Furthermore, I'm not sure having 3rd party data brokers like Adheris (aka Elansys ) having the data is really that much more comforting than having Merck or Eli Lilly having it. In effect, this bill would moot a court case brought against Adheris for doing this already. Retroactive immunity is in vogue these days I suppose. (Note: It's not clear that this would moot the court case, that would have to be resolved by the courts.)
But to the greater issue, that of privacy. Mr. Rushing makes the argument that 49 other states have this rule to allow sales of pharmaceutical records, and why is California the outlier? There is a simple response to this: Californians value their privacy. We have the toughest privacy laws in the nation, thank you, Representative Speier, precisely because we feel that data warehousers shouldn't have access to every morsel of information about us. As my mother always said, just because everybody else is doing it doesn't mean that we should too. We needn't join that race to the privacy floor that HIPAA provides. Our privacy laws are, and should be, a model for other states.
That being said, there are health benefits of reminder communications for chronic conditions. However, they do not need to be sponsored. The pharmacy can send out these mailings now as could the prescribing doctor. In fact, despite whatever arguments the National Association of Chain Drug Stores and the California Retailers Association makes on the policy arguments that this is substantially better for public health (Rushing gave me a $150bn figure for nationwide savings if everybody took their meds on schedule), the fact is that the risk involved in the sales of these records outweighs the benefits. We can already provide reminders without sales of medical records financed by manufacturers or distributors. Even the California Medical Association agrees that we needn't travel this risky ground in the name of possible results.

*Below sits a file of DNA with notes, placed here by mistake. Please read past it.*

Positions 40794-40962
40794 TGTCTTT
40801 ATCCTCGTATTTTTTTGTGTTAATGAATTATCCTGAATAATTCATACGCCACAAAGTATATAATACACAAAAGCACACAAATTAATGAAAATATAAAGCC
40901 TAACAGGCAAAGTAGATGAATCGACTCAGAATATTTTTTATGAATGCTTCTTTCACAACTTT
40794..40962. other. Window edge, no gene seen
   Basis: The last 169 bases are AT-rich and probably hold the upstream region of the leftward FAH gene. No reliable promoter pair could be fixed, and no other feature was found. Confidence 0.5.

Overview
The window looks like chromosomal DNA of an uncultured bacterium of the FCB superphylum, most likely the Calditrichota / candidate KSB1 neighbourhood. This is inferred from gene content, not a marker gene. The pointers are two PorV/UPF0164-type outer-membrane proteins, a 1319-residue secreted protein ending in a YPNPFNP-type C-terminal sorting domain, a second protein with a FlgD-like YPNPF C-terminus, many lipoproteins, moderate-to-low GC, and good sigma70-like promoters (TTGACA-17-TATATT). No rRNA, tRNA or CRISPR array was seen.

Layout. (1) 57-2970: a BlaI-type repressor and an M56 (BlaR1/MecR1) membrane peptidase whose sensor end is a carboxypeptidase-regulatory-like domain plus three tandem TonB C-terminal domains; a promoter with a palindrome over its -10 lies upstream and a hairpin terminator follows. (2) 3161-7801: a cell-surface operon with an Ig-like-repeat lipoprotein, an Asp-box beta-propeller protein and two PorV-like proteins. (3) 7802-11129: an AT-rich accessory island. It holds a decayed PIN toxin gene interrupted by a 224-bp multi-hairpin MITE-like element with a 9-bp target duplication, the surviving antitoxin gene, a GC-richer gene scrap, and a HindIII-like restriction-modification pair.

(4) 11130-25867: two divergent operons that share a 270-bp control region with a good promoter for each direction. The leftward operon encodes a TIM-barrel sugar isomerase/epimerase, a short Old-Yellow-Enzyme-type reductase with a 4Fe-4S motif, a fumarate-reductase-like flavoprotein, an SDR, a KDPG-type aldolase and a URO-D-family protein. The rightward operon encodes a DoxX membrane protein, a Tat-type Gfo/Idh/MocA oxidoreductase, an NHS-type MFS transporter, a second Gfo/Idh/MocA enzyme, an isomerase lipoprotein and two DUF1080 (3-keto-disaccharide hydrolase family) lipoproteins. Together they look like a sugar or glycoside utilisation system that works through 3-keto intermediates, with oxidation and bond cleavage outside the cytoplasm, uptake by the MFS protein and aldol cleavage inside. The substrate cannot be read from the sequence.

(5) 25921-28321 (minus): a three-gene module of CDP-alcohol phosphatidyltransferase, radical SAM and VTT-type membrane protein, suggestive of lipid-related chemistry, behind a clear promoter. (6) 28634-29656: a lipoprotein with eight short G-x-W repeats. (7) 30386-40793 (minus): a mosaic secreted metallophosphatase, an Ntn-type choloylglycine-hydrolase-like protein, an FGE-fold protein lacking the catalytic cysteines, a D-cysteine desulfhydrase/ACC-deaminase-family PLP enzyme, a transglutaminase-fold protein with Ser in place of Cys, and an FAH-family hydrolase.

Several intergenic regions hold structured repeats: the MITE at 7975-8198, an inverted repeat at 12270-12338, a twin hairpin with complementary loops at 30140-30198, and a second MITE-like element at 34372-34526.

I had a very enlightening conversation with Mr. Rushing on other issues as well, whereupon he told me that “Ivory Tower/Ivy League” elites just don't get the district. I will point out that I have been entirely educated by public schools, from kindergarten through both graduate degrees. Nonetheless, it was all the “elites”(like me, I suppose) fault because everybody loves the Calderons in the district. Well, at least 300 people more than those who liked Rudy Bermudez in the 2006 primary election. (PDF Results here ) Oh, Mr. Rushing also believes that they deserve their success because of their record of service. I think that really there is too much there to even parse.
When I asked Mr. Rushing if he happened to know how many individual contributions Sen. Calderon took in last year, or at least a general comparison to how much money he had received from interests opposed to consumer privacy. He was unable to answer, but I am. Sen. Calderon over $20K from corporations and PACs that would be benefitted by SB 1096. As to the other side of the equation, let's just say that last year Senator Ron Calderon took in no personal contributions, no contributions from privacy groups, etc. But, I suppose that's all chump change compared to what Ron Calderon took in for his “Legal Defense Fund” that he used on his recount in the 2006 election.
I'll agree that the 30th Senate District isn't a bastion of wealth, and that it needs legislators that put in effort and facetime. It's great that people know the Calderons. But it would be even better if elections were determined not by family relationships, but by the issues and accomplishments that each candidate brings to the table. Mr. Calderon eeked out his election against Rudy Bermudez, a former Assemblyman who fought for ethics reform, and he next faces voters in 2010. I'm sure Senator Calderon will use the opportunity to discuss his achievements. We'll see if allowing pharmacies to sell prescription data is in the stump speech.
Oh, and if Mr. Rushing is interested in a policy school, I highly recommend Berkeley's Goldman School.